Tied to Inability to Digest Grains
By Ed Edelson, HealthScoutNews
(HealthScoutNews) -- The incidence of celiac
disease, a genetic inability to digest the gluten in grains, is
much more common among persons with insulin-dependent diabetes
than has been thought, a study finds.
Detailed tests found that 4.6 percent of 218 young patients
with diabetes had celiac disease, says a report in the latest
issue of the Journal of Pediatric Gastroenterology.
"Based on our work here, every one of our diabetic patients
now gets screened for celiac disease," says study leader
Dr. Steven Werlin, professor of pediatric gastroenterology at
the Medical College of Wisconsin.
Gluten is a protein in wheat, rye and barley. In celiac disease,
the body's immune system mistakenly identifies and attacks gluten
in the intestines. Damage to the intestinal lining leads to reduced
absorption of important nutrients, which can cause anemia, failure
to grow properly and other problems.
Many patients in the Wisconsin study did not have obvious symptoms,
Werlin says. Their celiac disease was diagnosed by taking samples
of tissue from the lining of the intestines and looking for inflammation
and cell damage.
It's important to detect even mild, symptomless cases of celiac
disease in diabetics, Werlin says. "For one thing, diabetes
with untreated celiac disease is harder to manage, and among other
complications, there is an increased risk of lymphoma (malignant
tumors) of the small bowel."
Until recently, doctors believed only about 1 percent of people
with diabetes in the United States had celiac disease, Werlin
says. European studies have found a much higher incidence there.
"Our findings are compatible with the European studies,"
Newer studies have raised the estimate of the incidence in the
United States, says Dr. Stefano Guandalini, professor of pediatrics
at the University of Chicago and a member of the medical board
of the Celiac-Sprue Association/United States of America.
"The estimates have been fluctuating between 2 and 6 percent,"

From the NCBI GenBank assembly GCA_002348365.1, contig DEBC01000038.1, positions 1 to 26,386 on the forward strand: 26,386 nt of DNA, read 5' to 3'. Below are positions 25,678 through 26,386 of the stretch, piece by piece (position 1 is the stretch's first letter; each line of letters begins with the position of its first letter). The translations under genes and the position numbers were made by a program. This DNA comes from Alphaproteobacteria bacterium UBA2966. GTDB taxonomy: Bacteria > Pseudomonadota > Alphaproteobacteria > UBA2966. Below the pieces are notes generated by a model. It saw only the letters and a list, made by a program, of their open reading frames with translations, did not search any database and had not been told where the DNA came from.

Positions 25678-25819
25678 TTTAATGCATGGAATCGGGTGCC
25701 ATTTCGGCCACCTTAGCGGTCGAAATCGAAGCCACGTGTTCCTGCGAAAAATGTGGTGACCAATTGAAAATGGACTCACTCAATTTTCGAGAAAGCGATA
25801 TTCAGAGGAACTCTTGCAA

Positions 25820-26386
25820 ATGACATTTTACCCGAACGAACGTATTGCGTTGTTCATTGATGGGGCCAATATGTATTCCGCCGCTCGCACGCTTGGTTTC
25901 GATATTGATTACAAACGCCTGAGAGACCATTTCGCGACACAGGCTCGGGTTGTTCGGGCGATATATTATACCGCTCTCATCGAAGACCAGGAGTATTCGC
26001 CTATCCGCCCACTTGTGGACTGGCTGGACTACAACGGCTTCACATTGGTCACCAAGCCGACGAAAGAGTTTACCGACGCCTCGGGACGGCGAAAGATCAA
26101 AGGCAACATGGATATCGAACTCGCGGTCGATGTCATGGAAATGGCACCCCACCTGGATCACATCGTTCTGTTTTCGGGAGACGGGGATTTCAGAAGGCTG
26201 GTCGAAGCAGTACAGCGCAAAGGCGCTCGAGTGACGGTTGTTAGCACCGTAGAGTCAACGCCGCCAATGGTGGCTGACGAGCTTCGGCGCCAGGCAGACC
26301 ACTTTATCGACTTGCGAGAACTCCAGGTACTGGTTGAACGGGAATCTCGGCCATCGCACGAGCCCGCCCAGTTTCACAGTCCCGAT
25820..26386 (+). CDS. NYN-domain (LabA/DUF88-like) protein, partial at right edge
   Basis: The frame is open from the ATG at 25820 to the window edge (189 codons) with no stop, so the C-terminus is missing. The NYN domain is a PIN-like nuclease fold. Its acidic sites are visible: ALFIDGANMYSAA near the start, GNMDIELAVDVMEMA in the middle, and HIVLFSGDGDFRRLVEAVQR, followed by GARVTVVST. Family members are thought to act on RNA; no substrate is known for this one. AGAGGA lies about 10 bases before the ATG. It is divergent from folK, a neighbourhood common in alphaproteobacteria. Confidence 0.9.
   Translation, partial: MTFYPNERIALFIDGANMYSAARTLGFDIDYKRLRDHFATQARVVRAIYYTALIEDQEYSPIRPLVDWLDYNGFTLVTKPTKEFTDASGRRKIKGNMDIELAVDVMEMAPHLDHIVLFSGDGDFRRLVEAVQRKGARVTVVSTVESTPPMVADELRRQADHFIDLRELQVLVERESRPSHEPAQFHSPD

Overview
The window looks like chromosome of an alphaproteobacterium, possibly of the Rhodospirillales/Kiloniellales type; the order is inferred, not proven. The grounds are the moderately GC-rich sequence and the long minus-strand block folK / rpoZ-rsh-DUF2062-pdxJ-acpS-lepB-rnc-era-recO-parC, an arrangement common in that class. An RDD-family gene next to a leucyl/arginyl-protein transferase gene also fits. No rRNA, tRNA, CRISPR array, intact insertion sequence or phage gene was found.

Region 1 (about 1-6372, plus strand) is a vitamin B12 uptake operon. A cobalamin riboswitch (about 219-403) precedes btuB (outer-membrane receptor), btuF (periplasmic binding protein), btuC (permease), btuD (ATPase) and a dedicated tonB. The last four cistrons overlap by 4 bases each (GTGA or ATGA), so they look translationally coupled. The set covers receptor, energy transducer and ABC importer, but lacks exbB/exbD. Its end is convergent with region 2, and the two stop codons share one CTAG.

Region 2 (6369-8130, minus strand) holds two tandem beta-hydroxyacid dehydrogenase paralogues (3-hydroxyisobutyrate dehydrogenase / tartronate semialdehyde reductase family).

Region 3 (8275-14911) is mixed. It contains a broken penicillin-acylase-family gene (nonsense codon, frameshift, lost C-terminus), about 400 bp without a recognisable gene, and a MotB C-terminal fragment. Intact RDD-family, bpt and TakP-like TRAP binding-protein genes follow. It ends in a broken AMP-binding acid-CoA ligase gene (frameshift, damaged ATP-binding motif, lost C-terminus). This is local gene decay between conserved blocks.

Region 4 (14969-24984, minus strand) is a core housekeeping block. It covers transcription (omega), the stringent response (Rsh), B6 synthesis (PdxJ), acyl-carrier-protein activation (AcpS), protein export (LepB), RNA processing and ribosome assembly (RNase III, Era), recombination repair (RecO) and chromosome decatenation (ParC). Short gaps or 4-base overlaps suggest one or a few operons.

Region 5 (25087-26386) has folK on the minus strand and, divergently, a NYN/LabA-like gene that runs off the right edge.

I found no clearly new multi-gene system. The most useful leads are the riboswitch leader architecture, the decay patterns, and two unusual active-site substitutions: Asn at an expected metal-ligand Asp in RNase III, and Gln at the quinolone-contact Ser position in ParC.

he says. "We have done similar studies and found similar
Celiac disease is more likely to go undetected in the United
States than in Europe, partly because the American diet is richer,
making the symptoms more difficult to detect, says Mary Schluckebeier,
president of the Celiac-Sprue Association. "In Europe, celiac
disease is considered the most frequent genetic disease. Physicians
are less likely to look for it in the United States, where it
is considered to be a rare disease," she says.
The incidence of celiac disease among the general American population
is unknown, with estimates ranging from one in 3,000 to as high
as one in 250. She says the incidence clearly is higher among
persons with insulin-dependent (Type I) diabetes and among patients
with other genetic diseases.
"It appears that if you look at the genetic marker for
celiac disease, it is a close neighbor of the marker for Type
I diabetes," she says. "Both are autoimmune diseases.
There is a greater possibility if you have one autoimmune disease,
you will have another."
The treatment for celiac disease is a gluten-free diet. Specially
manufactured substitute foods, including gluten-free bread, pasta
and flour, are available. Other foods, including rice, corn, meat,
fish, eggs, dairy products, fruits and vegetables can be eaten
without worry because they do not contain gluten.
What To Do
Parents of children with Type I diabetes should be alert for
the symptoms of celiac disease, which include bulky, unusually
smelly feces, failure to gain weight properly, excess intestinal
gas and sometimes acute diarrhea. Undetected celiac disease in
adults can cause fatigue, breathlessness, swelling of the legs
and abdominal pain.
Detailed information about celiac disease is available from the
Celiac-Sprue Association/United States of America and the
National Institute of Diabetes and Digestive and Kidney Diseases.
American Diabetes Association explains Type I diabetes.
Reference Source 101